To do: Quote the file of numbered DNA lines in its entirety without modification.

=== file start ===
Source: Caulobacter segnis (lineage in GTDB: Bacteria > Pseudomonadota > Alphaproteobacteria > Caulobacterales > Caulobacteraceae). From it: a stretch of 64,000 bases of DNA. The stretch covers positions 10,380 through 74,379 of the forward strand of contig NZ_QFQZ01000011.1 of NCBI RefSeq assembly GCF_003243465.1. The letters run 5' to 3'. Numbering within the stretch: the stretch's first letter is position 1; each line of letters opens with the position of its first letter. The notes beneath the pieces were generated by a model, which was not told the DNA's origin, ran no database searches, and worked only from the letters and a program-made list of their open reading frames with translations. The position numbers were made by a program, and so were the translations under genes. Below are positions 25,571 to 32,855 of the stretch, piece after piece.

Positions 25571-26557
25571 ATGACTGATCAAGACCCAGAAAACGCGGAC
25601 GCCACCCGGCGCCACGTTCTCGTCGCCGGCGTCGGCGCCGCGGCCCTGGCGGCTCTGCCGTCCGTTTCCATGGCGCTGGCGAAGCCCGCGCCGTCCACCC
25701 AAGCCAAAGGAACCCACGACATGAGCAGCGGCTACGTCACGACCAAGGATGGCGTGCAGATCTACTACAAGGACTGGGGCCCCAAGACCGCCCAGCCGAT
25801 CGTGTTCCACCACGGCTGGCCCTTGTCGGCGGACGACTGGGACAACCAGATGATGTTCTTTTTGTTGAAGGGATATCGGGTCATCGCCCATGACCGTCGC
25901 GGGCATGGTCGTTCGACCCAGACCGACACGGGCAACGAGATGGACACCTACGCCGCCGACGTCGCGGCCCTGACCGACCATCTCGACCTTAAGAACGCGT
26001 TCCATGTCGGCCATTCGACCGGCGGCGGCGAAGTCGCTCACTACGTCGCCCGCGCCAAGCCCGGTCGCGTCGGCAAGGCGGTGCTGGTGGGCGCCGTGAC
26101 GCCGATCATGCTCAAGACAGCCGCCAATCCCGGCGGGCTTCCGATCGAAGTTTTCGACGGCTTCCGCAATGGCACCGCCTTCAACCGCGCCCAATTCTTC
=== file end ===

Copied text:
Source: Caulobacter segnis (lineage in GTDB: Bacteria > Pseudomonadota > Alphaproteobacteria > Caulobacterales > Caulobacteraceae). From it: a stretch of 64,000 bases of DNA. The stretch covers positions 10,380 through 74,379 of the forward strand of contig NZ_QFQZ01000011.1 of NCBI RefSeq assembly GCF_003243465.1. The letters run 5' to 3'. Numbering within the stretch: the stretch's first letter is position 1; each line of letters opens with the position of its first letter. The notes beneath the pieces were generated by a model, which was not told the DNA's origin, ran no database searches, and worked only from the letters and a program-made list of their open reading frames with translations. The position numbers were made by a program, and so were the translations under genes. Below are positions 25,571 to 32,855 of the stretch, piece after piece.

Positions 25571-26557
25571 ATGACTGATCAAGACCCAGAAAACGCGGAC
25601 GCCACCCGGCGCCACGTTCTCGTCGCCGGCGTCGGCGCCGCGGCCCTGGCGGCTCTGCCGTCCGTTTCCATGGCGCTGGCGAAGCCCGCGCCGTCCACCC
25701 AAGCCAAAGGAACCCACGACATGAGCAGCGGCTACGTCACGACCAAGGATGGCGTGCAGATCTACTACAAGGACTGGGGCCCCAAGACCGCCCAGCCGAT
25801 CGTGTTCCACCACGGCTGGCCCTTGTCGGCGGACGACTGGGACAACCAGATGATGTTCTTTTTGTTGAAGGGATATCGGGTCATCGCCCATGACCGTCGC
25901 GGGCATGGTCGTTCGACCCAGACCGACACGGGCAACGAGATGGACACCTACGCCGCCGACGTCGCGGCCCTGACCGACCATCTCGACCTTAAGAACGCGT
26001 TCCATGTCGGCCATTCGACCGGCGGCGGCGAAGTCGCTCACTACGTCGCCCGCGCCAAGCCCGGTCGCGTCGGCAAGGCGGTGCTGGTGGGCGCCGTGAC
26101 GCCGATCATGCTCAAGACAGCCGCCAATCCCGGCGGGCTTCCGATCGAAGTTTTCGACGGCTTCCGCAATGGCACCGCCTTCAACCGCGCCCAATTCTTC